Accounting for Law
Estates & Wills & Trusts

What happens to my will if my lawyer dies, retires or moves?

By Michele Allinotte

Someday, I hope to retire and enjoy my life after law with my family and loved ones. However, I will not be “riding off into the sunset”anytime soon, and I expect to be an active lawyer in Cornwall and area for another two or more decades.

My practice and the practice of many lawyers is to hold original wills and powers of attorney after they are signed by clients. The clients are provided copies of their signed documents, and the originals are kept in fireproof cabinets or a fireproof vault in my office. Allinotte Law Office Professional Corporation has a database which indexes every original document that has ever been held by our office, including documents that have been entrusted to us by other lawyers who have retired. Specifically, when longtime Cornwall lawyer Donald White retired in 2015, his original wills, powers of attorney and corporate minute books were transferred to us.

Clients often ask what would happen to their documents if I die, retire, or move. I also often have clients calling saying they don’t know where their will is since their old lawyer has died, retired or moved. This can cause a lot of stress for clients who are looking for these documents when their loved one is ill or has recently passed away.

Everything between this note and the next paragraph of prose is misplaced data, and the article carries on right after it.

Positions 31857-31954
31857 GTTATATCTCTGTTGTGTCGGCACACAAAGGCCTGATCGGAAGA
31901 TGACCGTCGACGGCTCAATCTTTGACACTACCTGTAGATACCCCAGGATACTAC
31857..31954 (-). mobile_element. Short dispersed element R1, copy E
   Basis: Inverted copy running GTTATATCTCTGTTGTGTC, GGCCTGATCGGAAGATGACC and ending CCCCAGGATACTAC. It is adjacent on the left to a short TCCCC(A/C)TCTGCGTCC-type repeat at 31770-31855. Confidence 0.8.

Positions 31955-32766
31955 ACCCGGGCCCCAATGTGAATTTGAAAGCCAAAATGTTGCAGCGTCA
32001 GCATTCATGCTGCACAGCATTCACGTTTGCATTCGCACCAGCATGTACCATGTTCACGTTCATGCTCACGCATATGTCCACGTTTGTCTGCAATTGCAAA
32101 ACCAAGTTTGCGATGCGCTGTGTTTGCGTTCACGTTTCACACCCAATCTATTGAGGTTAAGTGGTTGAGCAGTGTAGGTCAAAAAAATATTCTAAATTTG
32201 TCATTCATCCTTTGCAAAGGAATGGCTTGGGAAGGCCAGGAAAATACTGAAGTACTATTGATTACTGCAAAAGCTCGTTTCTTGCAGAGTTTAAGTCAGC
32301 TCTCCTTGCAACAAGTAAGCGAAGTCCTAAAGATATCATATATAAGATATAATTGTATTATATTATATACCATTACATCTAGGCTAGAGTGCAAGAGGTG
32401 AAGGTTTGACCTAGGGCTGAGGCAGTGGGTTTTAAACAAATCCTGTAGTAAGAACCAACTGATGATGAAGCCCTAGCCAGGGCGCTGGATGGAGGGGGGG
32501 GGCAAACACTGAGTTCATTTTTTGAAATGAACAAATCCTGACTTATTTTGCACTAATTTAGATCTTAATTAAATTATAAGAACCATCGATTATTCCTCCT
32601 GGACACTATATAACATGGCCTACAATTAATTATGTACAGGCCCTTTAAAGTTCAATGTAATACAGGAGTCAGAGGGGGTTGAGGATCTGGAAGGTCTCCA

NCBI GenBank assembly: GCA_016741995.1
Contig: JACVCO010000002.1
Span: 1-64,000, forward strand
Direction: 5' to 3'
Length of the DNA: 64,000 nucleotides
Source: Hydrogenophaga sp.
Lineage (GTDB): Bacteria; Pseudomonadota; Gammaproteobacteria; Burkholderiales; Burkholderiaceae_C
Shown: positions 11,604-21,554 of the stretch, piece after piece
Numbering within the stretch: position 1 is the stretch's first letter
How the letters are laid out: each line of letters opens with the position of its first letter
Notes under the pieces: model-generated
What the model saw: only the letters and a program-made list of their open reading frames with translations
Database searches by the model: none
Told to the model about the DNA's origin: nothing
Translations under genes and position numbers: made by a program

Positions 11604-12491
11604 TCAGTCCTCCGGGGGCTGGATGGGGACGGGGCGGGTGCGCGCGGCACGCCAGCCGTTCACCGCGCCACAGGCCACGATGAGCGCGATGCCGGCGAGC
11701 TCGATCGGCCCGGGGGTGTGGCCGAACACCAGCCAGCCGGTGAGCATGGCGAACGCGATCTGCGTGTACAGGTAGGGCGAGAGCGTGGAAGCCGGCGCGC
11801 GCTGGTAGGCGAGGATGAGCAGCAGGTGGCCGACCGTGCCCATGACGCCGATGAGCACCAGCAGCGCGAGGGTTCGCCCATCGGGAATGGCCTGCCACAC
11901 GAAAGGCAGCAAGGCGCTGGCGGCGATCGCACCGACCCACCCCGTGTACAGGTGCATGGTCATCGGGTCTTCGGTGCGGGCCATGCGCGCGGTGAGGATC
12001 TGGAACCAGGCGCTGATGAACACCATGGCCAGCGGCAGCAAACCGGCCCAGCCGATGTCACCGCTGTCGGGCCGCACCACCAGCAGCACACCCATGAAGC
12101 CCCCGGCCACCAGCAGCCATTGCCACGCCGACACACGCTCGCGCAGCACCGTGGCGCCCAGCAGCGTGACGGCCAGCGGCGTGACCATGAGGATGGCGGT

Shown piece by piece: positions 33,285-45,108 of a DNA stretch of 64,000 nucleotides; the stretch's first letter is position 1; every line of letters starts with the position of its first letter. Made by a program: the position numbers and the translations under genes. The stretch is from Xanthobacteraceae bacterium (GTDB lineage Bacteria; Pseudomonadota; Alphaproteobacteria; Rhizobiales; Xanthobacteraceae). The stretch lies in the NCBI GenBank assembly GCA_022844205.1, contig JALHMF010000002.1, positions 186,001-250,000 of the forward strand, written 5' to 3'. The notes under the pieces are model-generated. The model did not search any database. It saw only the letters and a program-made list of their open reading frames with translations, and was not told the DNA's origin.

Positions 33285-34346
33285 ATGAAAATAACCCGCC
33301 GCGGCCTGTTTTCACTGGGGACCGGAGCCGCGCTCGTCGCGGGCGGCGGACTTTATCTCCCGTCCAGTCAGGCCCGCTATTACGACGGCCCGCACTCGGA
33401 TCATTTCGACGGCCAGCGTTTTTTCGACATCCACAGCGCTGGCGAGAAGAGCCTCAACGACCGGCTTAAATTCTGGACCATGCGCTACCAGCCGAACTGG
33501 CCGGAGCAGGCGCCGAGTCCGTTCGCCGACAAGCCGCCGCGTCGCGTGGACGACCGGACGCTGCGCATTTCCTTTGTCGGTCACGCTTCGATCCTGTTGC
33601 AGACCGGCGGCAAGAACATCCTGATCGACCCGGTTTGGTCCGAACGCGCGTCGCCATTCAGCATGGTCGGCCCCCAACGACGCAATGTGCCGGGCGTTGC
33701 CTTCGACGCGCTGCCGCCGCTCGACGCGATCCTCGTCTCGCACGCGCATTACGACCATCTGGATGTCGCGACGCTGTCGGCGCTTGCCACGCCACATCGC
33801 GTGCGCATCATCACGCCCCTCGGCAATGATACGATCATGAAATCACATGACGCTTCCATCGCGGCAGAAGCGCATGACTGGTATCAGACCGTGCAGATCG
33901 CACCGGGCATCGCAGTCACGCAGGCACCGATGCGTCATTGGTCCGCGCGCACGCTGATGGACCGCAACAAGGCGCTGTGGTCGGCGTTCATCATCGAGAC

Your original documents are your property, not mine. I cannot destroy them. If I retire, I need to ensure they are either returned to you or kept by another lawyer in Ontario.

I hope that when I retire, another lawyer will take over my practice. The documents would be transferred to that lawyer and public notices would be made. In this day and age, not everyone reads the paper and addresses are not kept current, so notifying every single client who has an original will with Allinotte Law Office Professional Corporation may not be possible. In some cases, the wills are transferred in bulk to another law firm when a lawyer retires, and similar notices are made.

In either case, it is my duty (or the duty of my estate trustee if I have died) to notify my governing body (now the Law Society of Ontario) where all client property is, which includes original wills, powers of attorney, trusts and corporate minute books. I have contacted the Law Society to find client property after other lawyers retired, and they would always have the information on any client property I had possession of while I was an active lawyer in Ontario.

If I were to die or become incapacitated suddenly, you can rest assured that I have done my own planning, and I have another lawyer I have appointed who would deal with my practice and the client property I hold.

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